The 100ml drink shot and tablet will be launched under the brand Sofina iP on March 6.
The products – both recognised as Foods with Functional Claims (FFC) by the Consumer Affairs Agency – are said to improve blood flow and skin moisture via the active ingredient chlorogenic acid – a phytochemical found in coffee.
In fact, the drink shot formula was first launched in 2015 to improve skin moisture.
However, it was not officially recognised as an FFC until 2019, when it could make the claim “improving the moisture content of the skin.”
This time round, it will be newly released as a dual function FFC and can also make the claim “improving peripheral blood flow that has been reduced due to cold, such as when the temperature or room temperature is low”.
Aside from making dual functional claims, a tablet format is also added to provide ease of consumption.
“In Japan, the symptom of feeling particularly cold in parts of the body such as hands, feet, and fingertips is called ‘chill’, and it is well known as one of the most common problems among women.
“It was originally known as one of the symptoms of menopausal disorders, but recently it has been reported that more than half of women of all ages, including young people, experience ‘chill’,” Akane Suma, group manager at Kao Corporation’s R&D skin care products research told NutraIngredients-Asia.
Usually, herbal medicines and foods such as ginger, chili pepper, glucosyl hesperidin – a polyphenol derived from citrus fruits, and rutin – a flavonoid, are consumed to address the problem.
The chlorogenic acid used in the products is said to be extracted via a patented method, in which caffeine is removed.
Aside from chlorogenic acid, the products also contain collagen and vitamin B6.
Flavour wise, the drink shot comes in a fruit-blended taste while the tablet is of a citrus herb flavour.
The drink shot will be sold online, in general merchandise stores, drug stores and department stores, while the tablet product is only available via online sale.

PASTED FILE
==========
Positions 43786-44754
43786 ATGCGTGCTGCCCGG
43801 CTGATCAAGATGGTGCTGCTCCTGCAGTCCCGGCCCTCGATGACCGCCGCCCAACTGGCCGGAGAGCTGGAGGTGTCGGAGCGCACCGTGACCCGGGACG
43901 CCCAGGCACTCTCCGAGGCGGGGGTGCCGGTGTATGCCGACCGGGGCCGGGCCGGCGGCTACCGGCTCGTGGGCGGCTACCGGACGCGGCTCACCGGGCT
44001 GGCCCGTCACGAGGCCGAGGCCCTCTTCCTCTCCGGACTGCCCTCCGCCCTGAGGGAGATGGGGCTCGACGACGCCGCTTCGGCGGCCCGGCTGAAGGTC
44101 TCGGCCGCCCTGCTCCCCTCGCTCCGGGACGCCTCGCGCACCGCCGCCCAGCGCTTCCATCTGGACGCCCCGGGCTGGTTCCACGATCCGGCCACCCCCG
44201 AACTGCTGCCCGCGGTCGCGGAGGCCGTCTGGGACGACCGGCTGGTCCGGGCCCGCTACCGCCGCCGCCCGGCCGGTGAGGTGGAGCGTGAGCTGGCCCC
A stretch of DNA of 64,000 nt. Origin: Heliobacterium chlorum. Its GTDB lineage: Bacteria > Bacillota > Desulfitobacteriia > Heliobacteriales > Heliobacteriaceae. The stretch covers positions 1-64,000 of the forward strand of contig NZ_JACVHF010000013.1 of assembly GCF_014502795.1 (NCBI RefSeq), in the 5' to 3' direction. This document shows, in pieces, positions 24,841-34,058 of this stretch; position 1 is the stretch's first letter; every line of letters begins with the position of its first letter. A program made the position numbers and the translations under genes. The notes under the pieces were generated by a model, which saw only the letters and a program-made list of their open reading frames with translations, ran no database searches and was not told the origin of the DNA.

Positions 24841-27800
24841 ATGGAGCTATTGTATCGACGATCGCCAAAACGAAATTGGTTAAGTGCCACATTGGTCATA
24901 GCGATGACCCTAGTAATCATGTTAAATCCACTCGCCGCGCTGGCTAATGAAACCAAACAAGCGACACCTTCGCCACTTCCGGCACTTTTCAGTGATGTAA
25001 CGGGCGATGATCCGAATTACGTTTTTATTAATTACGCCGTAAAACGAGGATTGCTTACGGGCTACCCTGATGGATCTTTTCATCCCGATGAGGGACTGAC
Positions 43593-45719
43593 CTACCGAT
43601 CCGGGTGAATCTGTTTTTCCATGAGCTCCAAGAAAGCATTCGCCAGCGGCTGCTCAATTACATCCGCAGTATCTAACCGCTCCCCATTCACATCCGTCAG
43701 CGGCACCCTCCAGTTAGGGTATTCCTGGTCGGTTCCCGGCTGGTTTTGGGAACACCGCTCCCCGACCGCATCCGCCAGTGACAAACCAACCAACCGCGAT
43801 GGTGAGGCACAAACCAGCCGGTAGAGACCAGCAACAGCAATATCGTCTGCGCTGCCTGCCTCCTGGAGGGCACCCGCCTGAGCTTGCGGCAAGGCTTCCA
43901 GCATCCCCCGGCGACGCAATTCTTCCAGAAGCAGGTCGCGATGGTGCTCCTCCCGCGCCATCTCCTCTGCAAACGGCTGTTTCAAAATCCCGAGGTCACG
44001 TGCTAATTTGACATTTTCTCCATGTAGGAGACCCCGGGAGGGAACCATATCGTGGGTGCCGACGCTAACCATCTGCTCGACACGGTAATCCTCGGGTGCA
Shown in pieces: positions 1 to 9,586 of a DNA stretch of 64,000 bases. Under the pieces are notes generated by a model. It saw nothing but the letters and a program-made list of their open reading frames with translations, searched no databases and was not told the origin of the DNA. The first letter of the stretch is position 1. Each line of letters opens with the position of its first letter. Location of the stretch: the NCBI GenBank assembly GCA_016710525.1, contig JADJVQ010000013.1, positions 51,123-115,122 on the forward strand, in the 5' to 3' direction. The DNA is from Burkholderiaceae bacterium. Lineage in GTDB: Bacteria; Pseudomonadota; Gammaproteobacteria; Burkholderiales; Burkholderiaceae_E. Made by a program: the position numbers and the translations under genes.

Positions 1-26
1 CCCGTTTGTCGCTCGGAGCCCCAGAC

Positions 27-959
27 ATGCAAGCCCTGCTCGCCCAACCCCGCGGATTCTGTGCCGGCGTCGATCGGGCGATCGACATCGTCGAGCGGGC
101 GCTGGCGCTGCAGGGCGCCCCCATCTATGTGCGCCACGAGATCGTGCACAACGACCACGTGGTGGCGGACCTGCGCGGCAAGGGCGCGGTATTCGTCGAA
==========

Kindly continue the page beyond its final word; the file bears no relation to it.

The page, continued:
A pilot study conducted by Kao showed that chlorogenic acids supplementation could increase skin temperature and skin blood flow after a cold stress test.
A total of 21 healthy Japanese women aged 20 to 35 completed the double-blind, randomised, placebo-controlled, crossover intervention study conducted between November and December 2017.
Findings published in the Japanese Journal of Biometeorology.
During the study, the intervention group consumed 270mg of chlorogenic acid while the control group took in the placebo.
Fifty minutes later, their hands were immersed in cold water at 15 degree Celsius for one minute.
After which, their skin blood flow and skin temperature were measured at 2.5-minute intervals for 30 minutes after the hands were taken out of cold water.
One week later, the subjects underwent the same test, also consuming the chlorogenic acid supplement or placebo 50 minutes before the stress test.
The result showed that from the 10th minute onwards, the skin temperature of the intervention group was consistently higher than that of the placebo group.
“Significant improvement of the recovery of skin temperature and skin blood flow after the cold stress test were observed in the intervention group compared with placebo.
“These findings suggested that the ingestion of chlorogenic acid improves skin temperature and skin blood flow after a cold stress test,” the researchers said.
On the other hand, the company has also incorporated chlorogenic acid in its powdered beverage.
The product, selling under the brand Healthya, is marketed as a health beverage that reduces body fat and lowers blood pressure, based on the understanding that chlorogenic acid could exert such effects, said Suma.